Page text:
Since their enslavement in West Africa and transport to plantations of the New World, black people have made music that has been deeply entwined with their religious, community, and individual identities. Music was one of the most important constant elements of African American culture in the centuries-long journey from slavery to freedom. It also continued to play this role in blacks' post-emancipation odyssey from second-class citizenship to full equality.
Lift Every Voice traces the roots of black music in Africa and slavery and its evolution in the United States from the end of slavery to the present day. The music's creators, consumers, and distributors are all part of the story. Musical genres such as spirituals, ragtime, the blues, jazz, gospel, rhythm and blues, rock, soul, and hip-hopas well as black contributions to classical, country, and other American music formsdepict the continuities and innovations that mark both the music and the history of African Americans. A rich selection of documents help to define the place of music within African American communities and the nation as a whole.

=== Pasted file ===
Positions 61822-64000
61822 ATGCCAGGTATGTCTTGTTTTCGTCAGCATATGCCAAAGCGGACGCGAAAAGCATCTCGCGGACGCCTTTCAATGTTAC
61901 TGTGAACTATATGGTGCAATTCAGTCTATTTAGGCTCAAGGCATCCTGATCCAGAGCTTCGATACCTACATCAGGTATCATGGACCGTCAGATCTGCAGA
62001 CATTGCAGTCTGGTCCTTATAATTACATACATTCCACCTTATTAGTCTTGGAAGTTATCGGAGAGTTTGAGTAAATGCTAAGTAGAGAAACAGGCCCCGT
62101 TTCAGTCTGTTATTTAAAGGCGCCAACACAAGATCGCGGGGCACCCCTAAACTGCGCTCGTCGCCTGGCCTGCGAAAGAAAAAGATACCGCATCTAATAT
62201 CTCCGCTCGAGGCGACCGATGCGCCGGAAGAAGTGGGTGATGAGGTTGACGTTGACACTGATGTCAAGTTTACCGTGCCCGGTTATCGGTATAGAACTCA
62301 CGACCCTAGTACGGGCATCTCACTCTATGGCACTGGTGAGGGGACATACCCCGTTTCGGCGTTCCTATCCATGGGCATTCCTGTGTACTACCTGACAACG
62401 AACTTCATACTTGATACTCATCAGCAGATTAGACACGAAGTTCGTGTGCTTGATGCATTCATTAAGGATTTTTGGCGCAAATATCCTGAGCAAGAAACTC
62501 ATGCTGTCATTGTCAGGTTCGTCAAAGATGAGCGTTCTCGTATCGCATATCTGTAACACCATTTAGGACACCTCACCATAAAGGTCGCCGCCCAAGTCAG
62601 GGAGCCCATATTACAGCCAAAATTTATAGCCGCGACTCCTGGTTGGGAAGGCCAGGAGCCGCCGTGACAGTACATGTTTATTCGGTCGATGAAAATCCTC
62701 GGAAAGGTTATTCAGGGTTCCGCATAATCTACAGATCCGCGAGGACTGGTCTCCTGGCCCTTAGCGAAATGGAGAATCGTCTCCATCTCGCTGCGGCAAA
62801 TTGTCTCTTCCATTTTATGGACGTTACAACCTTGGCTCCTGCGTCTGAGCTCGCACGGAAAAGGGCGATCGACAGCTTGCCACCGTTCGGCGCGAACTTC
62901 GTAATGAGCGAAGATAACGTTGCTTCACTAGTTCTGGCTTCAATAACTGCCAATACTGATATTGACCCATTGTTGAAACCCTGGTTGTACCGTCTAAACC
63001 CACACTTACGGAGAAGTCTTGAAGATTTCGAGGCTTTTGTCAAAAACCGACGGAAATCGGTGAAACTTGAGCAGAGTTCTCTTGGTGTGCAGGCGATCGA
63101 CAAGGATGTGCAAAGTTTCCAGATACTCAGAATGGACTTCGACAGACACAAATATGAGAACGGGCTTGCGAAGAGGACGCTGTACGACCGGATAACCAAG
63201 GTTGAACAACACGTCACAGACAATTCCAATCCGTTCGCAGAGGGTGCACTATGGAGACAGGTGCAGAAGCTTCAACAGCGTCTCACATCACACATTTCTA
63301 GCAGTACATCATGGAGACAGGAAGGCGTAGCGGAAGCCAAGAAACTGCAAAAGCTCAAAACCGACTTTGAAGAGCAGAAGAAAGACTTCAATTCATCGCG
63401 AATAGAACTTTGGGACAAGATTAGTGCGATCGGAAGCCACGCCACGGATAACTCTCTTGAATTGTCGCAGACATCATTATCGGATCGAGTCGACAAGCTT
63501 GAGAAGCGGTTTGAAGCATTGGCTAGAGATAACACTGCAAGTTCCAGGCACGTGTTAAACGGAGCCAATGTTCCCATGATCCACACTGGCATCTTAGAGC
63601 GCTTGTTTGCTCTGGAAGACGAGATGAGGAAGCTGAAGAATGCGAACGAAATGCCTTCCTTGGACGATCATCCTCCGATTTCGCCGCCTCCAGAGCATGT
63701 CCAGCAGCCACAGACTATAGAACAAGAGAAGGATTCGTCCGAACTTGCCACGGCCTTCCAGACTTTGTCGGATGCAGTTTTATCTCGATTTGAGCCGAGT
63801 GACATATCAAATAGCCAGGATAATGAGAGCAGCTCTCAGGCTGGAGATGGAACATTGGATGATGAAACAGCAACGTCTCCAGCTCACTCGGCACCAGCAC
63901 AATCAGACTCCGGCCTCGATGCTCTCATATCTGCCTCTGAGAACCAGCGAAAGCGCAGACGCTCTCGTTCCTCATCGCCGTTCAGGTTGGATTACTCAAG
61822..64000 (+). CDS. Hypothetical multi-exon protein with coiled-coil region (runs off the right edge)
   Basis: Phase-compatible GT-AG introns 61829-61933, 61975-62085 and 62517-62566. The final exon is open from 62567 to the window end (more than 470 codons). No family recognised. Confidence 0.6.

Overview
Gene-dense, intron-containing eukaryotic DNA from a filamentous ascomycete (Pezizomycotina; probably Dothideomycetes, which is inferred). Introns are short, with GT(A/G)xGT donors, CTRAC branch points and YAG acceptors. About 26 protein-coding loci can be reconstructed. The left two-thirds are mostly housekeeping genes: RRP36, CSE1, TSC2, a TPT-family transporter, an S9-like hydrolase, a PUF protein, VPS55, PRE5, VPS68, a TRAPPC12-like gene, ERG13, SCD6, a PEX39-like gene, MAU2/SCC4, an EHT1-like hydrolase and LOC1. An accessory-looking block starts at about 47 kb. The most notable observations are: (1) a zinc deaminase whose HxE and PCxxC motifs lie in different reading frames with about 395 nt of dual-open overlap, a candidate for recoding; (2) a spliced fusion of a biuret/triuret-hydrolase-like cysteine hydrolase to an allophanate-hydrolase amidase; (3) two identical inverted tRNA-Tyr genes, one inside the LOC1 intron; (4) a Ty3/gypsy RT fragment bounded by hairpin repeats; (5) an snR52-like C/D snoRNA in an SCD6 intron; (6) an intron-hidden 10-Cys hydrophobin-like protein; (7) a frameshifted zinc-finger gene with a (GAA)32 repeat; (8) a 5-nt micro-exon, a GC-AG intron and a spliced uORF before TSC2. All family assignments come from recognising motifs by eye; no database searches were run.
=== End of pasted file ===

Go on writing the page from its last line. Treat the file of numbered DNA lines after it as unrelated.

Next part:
|Publisher:||Rowman & Littlefield Publishers, Inc.|
|Series:||African American History Series|
|Edition description:||New Edition|
|Product dimensions:||6.00(w) x 8.90(h) x 0.60(d)|
Table of Contents
Chapter 1: From West Africa to Slavery
Chapter 2: Jubilee and Tin Pan Alley: Contrasting Sounds of Freedom
Chapter 3: The Rise of Ragtime and the Blues
Chapter 4: The Rise of Jazz, 1915–1935
Chapter 5: Jazz at the Philharmonic: The Jazz Avant-Garde and Black Classical Expression
Chapter 6: Gospel, Freedom Songs, and the Struggle for Equality
Chapter 7: Black Popular Music as Big Business